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331 Tumor markers associated with increased survival in a phase II trial of dendritic cell/tumor-initiating-cell vaccine AV-GBM-1 in patients with newly diagnosed glioblastoma
  1. Daniela Bota1,
  2. David Piccioni2,
  3. Christopher Duma3,
  4. Renato LaRocca4,
  5. Santosh Kesari5,
  6. Jose Carrillo5,
  7. Frank Hsu1,
  8. Xiao-Tang Kong1,
  9. Mehrdad Abedi6,
  10. Robert Aiken7,
  11. Thomas Taylor1,
  12. Candace Hsieh8,
  13. Gabriel Nistor8 and
  14. Robert Dillman8
  1. 1University of California Irvine, Orange, CA, USA
  2. 2University of California San Diego, San Diego, CA, USA
  3. 3Hoag NeuroSciences Institute, Newport Beach, CA, USA
  4. 4Norton Cancer Institute, Louisville, KY, USA
  5. 5John Wayne Cancer Institute, Santa Monica, CA, USA
  6. 6University of California Davis, Sacramento, CA, USA
  7. 7Rutgers Cancer Center, New Brunswick, NJ, USA
  8. 8AIVITA Biomedical Inc., Irvine, CA, USA


Background Standard aggressive therapy of glioblastoma (GBM), which includes maximum safe resection, concurrent radiation therapy and temozolomide chemotherapy (RT/TMZ) followed by maintenance TMZ, is associated with a 25% 2-year overall survival (OS). Adding treatment with AV-GBM-1, a vaccine consisting of autologous dendritic cells (DC) pulsed with autologous tumor antigens (ATA) may improve OS by inducing and/or enhancing the host anti-GBM immune response. Methylation of the O-6-methylguanine-DNA methyltransferase (MGMT) gene promoter, and mutation of the gene for isocitrate dehydrogenase (IDH) are favorable prognostic markers in newly diagnosed GBM. An objective of a multi-center phase II clinical trial was to determine whether these markers were still prognostic for OS in patients treated with adjunctive AV-GBM-1.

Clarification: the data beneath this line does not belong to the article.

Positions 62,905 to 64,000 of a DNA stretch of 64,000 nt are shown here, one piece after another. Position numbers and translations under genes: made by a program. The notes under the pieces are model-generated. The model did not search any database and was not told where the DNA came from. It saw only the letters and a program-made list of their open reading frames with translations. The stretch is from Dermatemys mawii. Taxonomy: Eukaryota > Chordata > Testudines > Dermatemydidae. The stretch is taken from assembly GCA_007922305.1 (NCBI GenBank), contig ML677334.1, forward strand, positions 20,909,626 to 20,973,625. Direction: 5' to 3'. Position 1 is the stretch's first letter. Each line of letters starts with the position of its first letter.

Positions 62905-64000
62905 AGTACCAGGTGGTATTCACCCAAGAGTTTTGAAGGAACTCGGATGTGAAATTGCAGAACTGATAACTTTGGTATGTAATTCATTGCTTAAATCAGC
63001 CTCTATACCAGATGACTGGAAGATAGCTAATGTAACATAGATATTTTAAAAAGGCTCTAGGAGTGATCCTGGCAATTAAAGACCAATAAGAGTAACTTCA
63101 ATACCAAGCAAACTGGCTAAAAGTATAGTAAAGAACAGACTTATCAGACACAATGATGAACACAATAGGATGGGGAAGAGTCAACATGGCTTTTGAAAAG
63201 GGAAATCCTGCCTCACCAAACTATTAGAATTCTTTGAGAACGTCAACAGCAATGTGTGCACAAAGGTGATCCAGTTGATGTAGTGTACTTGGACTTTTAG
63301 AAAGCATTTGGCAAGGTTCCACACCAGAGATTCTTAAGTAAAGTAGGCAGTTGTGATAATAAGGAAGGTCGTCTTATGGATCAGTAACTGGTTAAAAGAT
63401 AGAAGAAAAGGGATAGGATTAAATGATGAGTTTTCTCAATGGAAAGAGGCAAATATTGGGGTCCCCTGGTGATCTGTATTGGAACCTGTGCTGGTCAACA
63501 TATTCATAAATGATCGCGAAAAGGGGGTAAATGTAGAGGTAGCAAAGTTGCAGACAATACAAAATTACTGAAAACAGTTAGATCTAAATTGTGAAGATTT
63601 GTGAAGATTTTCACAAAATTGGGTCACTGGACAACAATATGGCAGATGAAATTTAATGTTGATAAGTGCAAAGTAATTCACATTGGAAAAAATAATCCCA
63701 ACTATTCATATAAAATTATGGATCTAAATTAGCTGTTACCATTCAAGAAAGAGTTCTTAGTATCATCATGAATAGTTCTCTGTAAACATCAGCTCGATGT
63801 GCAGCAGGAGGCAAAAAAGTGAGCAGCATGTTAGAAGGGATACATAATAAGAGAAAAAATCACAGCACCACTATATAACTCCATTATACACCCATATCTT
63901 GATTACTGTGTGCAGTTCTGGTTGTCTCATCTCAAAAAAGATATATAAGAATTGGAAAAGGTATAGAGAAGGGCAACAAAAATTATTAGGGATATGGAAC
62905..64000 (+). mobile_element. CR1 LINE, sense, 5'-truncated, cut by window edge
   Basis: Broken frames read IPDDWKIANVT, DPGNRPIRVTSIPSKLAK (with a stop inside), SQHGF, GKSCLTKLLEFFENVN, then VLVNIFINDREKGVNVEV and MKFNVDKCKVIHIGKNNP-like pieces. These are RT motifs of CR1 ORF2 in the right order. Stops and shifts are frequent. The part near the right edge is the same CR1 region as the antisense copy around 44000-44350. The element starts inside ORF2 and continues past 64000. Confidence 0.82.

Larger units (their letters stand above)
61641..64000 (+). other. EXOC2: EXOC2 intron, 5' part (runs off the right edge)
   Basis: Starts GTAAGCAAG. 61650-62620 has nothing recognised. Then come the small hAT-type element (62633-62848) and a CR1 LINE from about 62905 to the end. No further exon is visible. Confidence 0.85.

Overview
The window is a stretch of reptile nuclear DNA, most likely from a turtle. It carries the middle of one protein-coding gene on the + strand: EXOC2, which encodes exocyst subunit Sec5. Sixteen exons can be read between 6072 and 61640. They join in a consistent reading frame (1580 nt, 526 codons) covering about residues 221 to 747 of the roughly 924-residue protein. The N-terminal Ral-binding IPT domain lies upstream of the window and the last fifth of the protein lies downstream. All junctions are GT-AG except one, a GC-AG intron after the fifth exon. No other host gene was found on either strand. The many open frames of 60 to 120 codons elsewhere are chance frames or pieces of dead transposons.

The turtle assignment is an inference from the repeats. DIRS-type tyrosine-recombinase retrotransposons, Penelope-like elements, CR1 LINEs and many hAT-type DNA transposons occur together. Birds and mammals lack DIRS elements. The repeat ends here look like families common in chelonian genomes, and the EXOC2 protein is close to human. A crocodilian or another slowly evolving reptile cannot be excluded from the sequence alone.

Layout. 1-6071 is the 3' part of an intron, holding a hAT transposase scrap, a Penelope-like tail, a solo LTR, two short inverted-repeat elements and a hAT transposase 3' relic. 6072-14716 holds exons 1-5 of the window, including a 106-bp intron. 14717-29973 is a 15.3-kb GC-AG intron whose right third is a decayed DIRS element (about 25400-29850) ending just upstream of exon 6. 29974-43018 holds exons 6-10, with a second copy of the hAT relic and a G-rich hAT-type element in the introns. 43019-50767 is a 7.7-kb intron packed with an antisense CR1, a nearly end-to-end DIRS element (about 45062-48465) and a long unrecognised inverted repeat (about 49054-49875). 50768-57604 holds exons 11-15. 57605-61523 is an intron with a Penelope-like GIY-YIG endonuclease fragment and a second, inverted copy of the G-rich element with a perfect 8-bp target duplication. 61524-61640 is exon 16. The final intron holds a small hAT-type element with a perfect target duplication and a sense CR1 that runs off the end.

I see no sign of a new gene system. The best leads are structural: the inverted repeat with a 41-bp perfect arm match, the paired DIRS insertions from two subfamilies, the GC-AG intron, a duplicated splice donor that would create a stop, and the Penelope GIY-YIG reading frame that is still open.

Methods Key eligibility criteria for intent-to-treat (ITT) enrollment were: (1) confirmation of primary GBM, (2) successful GBM cell culture, (3) collection of sufficient numbers of monocytes (MC) by leukapheresis, (4) Karnofsky Performance Status 70 or greater after recovery from surgery, and (5) plan to treat with concurrent RT/TMZ. AV-GBM-1 was manufactured while patients were being treated with RT/TMZ. Interleukin-4 and granulocyte-macrophage colony stimulating factor (GM-CSF) were used to differentiate DC from MC. Each vaccine consisted of autologous DC incubated with ATA from the lysate of irradiated cultured GBM cells grown in serum-free media with factors that favor survival and proliferation of stem cells and early progenitor cells (tumor-initiating cells). After recovery from RT/TMZ, intent was to vaccinate for up to six months with cryopreserved AV-GBM-1 admixed with 500 mg GM-CSF. All patients had testing for MGMT-methylation and IDH-mutation. OS was calculated from date of ITT enrollment.

Results 60 patients were enrolled during August 2018 to January 2020. MGMT promoter methylation was detected in 21 (35%), mutated IDH in 7 (12%), and one or both in 25 (42%). At a minimum follow-up of 15 months, median OS had not been reached for patients with a methylated MGMT promotor, IDH mutation, or one or both, compared to 14.6 months for 38 with unmethylated MGMT promotor (p=0.026), 14.7 months for 53 with IDH wild-type (p=0.044), and 14.6 months for 35 who had neither (p=0.017). 18-month OS rates were 59% vs 35% for MGMT promotor methylation, 71% vs 40% for IDH mutation and 58% vs 32% for either.

Conclusions Both MGMT promotor methylation and IDH mutation were associated with a substantial and similar survival benefit in primary GBM patients treated with AV-GBM-1 in addition to standard aggressive therapy.

Clinicaltrials gov NCT03400917

Ethics Approval This study was approved by the Western IRB, approval number 20182582; all participants gave written informed consent before taking part

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